Her name conjures up astronomical numbers whizzing past mathematical operations inside a seemingly quantum-compute propelled brain that either explode or shrink the resulting digits in a blink. That brain and the persona enveloping it have remained as enigmatic as the newspaper advertisements that came out exhorting limited-availability appointments with Shakuntala Devi to consult on what the future held.
Director Anu Menon, writing with Nayanika Mahtani, doesn’t make the workings of Madam Shakuntala’s gee-whiz-brain any less enigmatic. Any questions that you may have are swiftly laid to rest in a scene where doctors admit to the lady — played by Vidya Balan — that they just can’t fathom how that organ works. That out of the way, Shakuntala Devi is, as the prologue card suggests, a look at the human computing wonder’s life albeit from her daughter’s view master of experiences. Which means that the view’s a limited one, and as if to make up for this, the director chooses a spritz-mode to narrate her story. The movie breezes through its subject’s life, beginning with her life in Bangalore in the 1930s, as a precocious kid who knows how to whip numbers with the same velocity that she can throw a blunt word or two to her financially exploitative father (Prakash Belawadi) or mute-specter of a mother (Ipshita Chakraborty Singh). That Devi yearned for — but never got — a normal childhood haunts her all through, and that aspect comes into play when she wrestles with her maternal and mathematical yearnings. But before that, the movie bounces into her life in London (Sheeba Chaddha as Tarabai, her landlady, is a sheer joy) and the bohemian life she takes to. Most of this is via song-and-dance, and mostly an over-exuberant background score by Karan Kulkarni.
This also means that some crucial facets of this unpredictable persona are but a clip of how she sacrificed her daughter — Anupama, played with the right angst and guilt by Sanya Malhotra — and her wonder years to ensure she compensates for her own peripatetic childhood. That in doing so she dunks her child through the same trauma is an irony that isn’t lost on her supportive husband Paritosh (an understated, likable Jisshu Sengupta). It is at the altar of this mother-daughter tensile strain that director Menon sacrifices some critical feature maps from Shakuntala Devi’s life — her foray into politics to deliver stump speeches against Indira Gandhi, or her take on the gay community, for instance, are either a fleeting scene or an eye-roll from where Anupama sits. Where the movie could have used some quietude and pause to dwell on relationships — including those that involve Anupama’s husband Ajay (Mr. Prolificus of 2020, Amit Sadh, quiet, effective) — it gets in comedy and fast-cut scenes, as if in a hurry.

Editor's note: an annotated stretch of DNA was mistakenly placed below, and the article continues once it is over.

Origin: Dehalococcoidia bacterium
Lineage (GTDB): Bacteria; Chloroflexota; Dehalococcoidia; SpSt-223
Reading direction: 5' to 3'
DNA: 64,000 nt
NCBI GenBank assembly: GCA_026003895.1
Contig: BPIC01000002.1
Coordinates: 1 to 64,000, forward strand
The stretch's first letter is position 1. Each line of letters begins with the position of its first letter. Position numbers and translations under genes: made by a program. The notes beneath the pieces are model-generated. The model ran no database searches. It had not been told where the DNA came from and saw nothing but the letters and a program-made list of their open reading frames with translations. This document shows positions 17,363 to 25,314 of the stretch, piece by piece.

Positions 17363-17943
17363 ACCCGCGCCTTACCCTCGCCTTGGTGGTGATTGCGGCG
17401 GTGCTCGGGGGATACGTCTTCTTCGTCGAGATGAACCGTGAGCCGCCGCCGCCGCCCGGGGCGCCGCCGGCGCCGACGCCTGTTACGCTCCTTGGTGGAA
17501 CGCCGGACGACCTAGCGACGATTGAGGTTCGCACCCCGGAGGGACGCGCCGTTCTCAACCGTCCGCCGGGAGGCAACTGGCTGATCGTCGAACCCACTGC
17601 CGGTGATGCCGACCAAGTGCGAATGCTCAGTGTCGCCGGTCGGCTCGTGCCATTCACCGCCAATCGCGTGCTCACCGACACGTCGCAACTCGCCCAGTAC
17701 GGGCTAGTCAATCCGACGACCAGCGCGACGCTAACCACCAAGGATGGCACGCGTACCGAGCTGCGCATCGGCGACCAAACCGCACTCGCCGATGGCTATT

But Shakuntala Devi remains a fascinating watch, gets as it does the humane side of a celeb who’s been given the inanimate sobriquet of a computer. All these years, prefixing ‘human’ to that name didn’t make her so. Vidya Balan’s terrific act does. In her does Shakuntala come alive, springing with impetuous insolence and arrogance, a desperate, cyclonic maternal force who, even as she nurses her wounds long locked away inside a steel box, will stir up the devil if need be, for her offspring. Even if that means flaunting her three-inch C-section scar as validation — and justification — for all that she does. Vidya Balan’s performance cuts deepest, leaving behind a mark that’s as permanent as the one that brought her subject’s most important person into this world.Movie data powered by IMDb. All images owned by the producers.
Shakuntala is streaming on Amazon Prime and is rated U/A (Parental Guidance for children below the age of 12 years).
Director Anu Menon Time 2h 7min
Writer Nayanika Mahtani
Stars Vidya Balan, Sanya Malhotra, Jisshu Sengupta, Amit Sadh
Genres Biopic, Drama